Mary Wesley

Standard Name: Wesley, Mary
Birth Name: Mary Aline Farmar
Pseudonym: Mary Wesley
Married Name: Mary Aline Eady
Titled: Mary Aline Eady, Lady Swinfen
Married Name: Mary Aline Siepmann
MW won some notoriety by beginning her writing career proper at the age of seventy, when she published her first novel for adults. After this she kept up for some time the rate of one new book a year. (Before this she had published two of her three novels for children and drafted several adult works.) Late in life she added a volume that combines memoir with topographical writing. Her comic, satirical fiction, in which middle-aged or elderly female protagonists look back at their early lives (often shadowed by war) and reflect on sexual indiscretions (often still continuing), won her very great if not enduring popularity; she became known for sexually explicit writing, in comic or horrific, non-idealised style. Patrick Parrinder regards her as a last celebrant of the vanishing life of the English upper and upper-middle classes.
Parrinder, Patrick. “Mizzlers”. London Review of Books, pp. 19-20.


Connections Sort descending Author name Excerpt
Family and Intimate relationships Antonia White
Other lovers reputedly included George Barker , writer and journalist, Eric Siepmann (who was later married to the novelist Mary Wesley ), Jamaican sculptor Ronald Moody , and Ian Henderson .
Vaux, Anna. “Biscuits. Oh good!”. London Review of Books, pp. 32-4.
32, 33
Dunn, Jane. Antonia White: A Life. Jonathan Cape.
182-3, 184, 198
Friends, Associates Graham Greene
Personal friends who were Catholics or converted to that faith during the course of their friendships with Greene included Muriel Spark , Antonia White and the future writer Mary Wesley .
Friends, Associates Antonia White
While working for the Special Operations ExecutivePolitical Intelligence Department , AW met Graham Greene , Simone Weil , and Kathleen Raine .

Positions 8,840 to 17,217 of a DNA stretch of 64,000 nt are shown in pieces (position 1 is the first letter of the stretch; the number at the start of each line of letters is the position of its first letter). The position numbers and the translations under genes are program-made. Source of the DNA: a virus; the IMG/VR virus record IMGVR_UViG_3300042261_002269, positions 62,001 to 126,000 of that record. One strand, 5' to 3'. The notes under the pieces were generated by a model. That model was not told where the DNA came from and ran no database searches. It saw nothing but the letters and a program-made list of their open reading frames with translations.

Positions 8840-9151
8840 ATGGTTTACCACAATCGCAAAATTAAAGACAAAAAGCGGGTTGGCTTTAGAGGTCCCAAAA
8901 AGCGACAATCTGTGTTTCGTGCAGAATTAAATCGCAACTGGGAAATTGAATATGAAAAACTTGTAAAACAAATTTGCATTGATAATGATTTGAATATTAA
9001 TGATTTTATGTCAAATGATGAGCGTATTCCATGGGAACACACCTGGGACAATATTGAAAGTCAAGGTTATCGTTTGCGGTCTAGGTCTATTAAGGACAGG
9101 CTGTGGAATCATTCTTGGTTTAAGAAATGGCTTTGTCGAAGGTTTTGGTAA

Chitty, Susan. Now To My Mother. Weidenfeld and Nicholson.
Early in the war, as she gradually moved closer to the Church, she wrote...
Intertextuality and Influence Ann Oakley
This is the first of AO 's novels without a central female protagonist; and the result is a certain lack of focus. The story is set at a resort on the coast of Turkey...
Reception Antonia White
AW had used Sylvaine's name for a fictional actress flourishing some years before the real June Sylvaine was born. Her publisher, Eyre and Spottiswoode , played safe by withdrawing copies of the book. The case...


No timeline events available.


Wesley, Mary. A Dubious Legacy. Bantam; Viking, 1992.
Wesley, Mary. A Sensible Life. Bantam; Viking, 1990.
Wesley, Mary. An Imaginative Experience. Bantam; Viking, 1994.
Wesley, Mary. Haphazard House. J. M. Dent, 1983.
Wesley, Mary. Harnessing Peacocks. Macmillan, 1985.
Wesley, Mary. Jumping the Queue. Macmillan, 1983.
Wesley, Mary. Not That Sort of Girl. Macmillan, 1987.
Wesley, Mary. Part of the Furniture. Bantam, 1997.
Wesley, Mary, and Kim Sayer. Part of the Scenery. Bantam, 2001.
Wesley, Mary. Second Fiddle. Macmillan, 1988.
Wesley, Mary, and Sarah Garland. Speaking Terms. Faber, 1969.
Wesley, Mary. The Camomile Lawn. Macmillan, 1984.
Wesley, Mary. The Sixth Seal. Mamillan, 1969.
Wesley, Mary. The Vacillations of Poppy Carew. Macmillan, 1986.